Morrisons has expanded its fresh meat offering to include New Zealand lamb in a bid to offer shoppers an “affordable alternative” to British lamb.

The imported lamb went into stores this week and is sold under a tertiary brand called The Fresh Taste of New Zealand. It will be available in Morrisons stores until June, when the retailer will switch back to 100% British supply for all fresh lamb.

All the major supermarkets sell imported lamb from New Zealand, but its appearance on Morrisons shelves is likely to raise eyebrows among UK livestock farmers given Morrisons’ high-profile commitment to selling 100% British meat under its own label. 

However, a spokesman for Morrisons stressed its listing of The Fresh Taste of New Zealand did not mean Morrisons had abandoned its commitment to 100% British, pointing out the New Zealand lamb was sold under a tertiary label and not the Morrisons own brand. It is also not the first time Morrisons has stocked New Zealand lamb under a tertiary label – it last did so in the spring of 2013.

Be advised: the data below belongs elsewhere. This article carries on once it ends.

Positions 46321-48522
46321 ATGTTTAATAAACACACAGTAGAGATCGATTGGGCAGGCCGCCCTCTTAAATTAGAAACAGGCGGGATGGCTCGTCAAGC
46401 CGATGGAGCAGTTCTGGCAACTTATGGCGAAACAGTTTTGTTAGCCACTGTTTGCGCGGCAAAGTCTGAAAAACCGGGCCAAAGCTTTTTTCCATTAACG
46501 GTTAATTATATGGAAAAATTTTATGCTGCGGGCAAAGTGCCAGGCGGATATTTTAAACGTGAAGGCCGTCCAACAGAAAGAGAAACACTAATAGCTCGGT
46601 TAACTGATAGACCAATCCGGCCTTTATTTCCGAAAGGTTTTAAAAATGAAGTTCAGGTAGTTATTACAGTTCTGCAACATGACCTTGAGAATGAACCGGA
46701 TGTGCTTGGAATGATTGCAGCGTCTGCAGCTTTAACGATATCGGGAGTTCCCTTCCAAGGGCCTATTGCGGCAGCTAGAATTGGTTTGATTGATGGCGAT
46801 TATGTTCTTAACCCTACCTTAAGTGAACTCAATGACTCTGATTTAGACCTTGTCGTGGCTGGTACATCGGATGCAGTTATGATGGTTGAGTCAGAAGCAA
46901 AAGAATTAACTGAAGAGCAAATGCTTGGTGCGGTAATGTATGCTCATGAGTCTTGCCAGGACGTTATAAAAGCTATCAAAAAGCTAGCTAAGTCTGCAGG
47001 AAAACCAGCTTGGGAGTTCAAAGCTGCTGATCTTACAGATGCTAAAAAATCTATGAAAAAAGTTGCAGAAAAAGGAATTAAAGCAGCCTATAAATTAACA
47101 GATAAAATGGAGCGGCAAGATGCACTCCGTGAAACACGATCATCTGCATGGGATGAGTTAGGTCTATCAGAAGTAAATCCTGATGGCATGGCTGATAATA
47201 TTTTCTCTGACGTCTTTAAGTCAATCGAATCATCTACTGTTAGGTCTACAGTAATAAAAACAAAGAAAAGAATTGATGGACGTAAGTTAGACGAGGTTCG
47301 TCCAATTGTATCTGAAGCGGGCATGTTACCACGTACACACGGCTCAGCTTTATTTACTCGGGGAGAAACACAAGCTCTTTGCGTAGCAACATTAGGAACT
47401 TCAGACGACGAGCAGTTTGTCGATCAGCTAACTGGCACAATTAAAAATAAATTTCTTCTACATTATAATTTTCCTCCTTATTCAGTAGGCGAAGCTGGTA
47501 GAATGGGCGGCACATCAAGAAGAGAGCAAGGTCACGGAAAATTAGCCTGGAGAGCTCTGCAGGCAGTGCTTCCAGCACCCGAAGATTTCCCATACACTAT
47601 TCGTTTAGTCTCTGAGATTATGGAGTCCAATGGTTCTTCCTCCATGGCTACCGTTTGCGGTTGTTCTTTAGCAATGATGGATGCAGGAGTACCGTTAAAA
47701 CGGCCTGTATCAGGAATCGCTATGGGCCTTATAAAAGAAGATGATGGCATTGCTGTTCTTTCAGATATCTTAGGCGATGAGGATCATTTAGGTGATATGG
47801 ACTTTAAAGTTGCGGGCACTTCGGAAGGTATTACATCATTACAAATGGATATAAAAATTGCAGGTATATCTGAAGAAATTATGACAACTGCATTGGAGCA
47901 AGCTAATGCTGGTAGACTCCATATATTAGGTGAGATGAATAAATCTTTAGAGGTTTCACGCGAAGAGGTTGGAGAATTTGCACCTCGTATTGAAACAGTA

“Our commitment to British farmers remains more significant than any other retailer,” he said. “Morrisons will still sell a higher percentage of British meat than any other major British supermarket and all Morrisons-branded fresh meat along with all of the meat sold from our in-store butchers’ counters will continue to be British.”

Until June, British fresh lamb would also continue to be available in Morrisons stores, with New Zealand lamb simply being a second option for shoppers, he added, stressing both products would be labelled with clear country-of-origin information. “In-season New Zealand lamb offers customers a great quality and affordable alternative to our British lamb, which will continue to be available in all stores. We’ll switch back to 100% British lamb at the beginning of June as it comes back into season.”

Morrisons’ decision to start selling The Fresh Taste of New Zealand range was first reported today in the weekly news bulletin of dairy industry expert Ian Potter of Ian Potter Associates.

Earlier this week, Morrisons reported a pre-tax loss of £176m for the year to 2 February, with turnover down by 2% to £17.7 billion. It announced a major investment drive in prices and promotions in a bid to fight back against the discounters.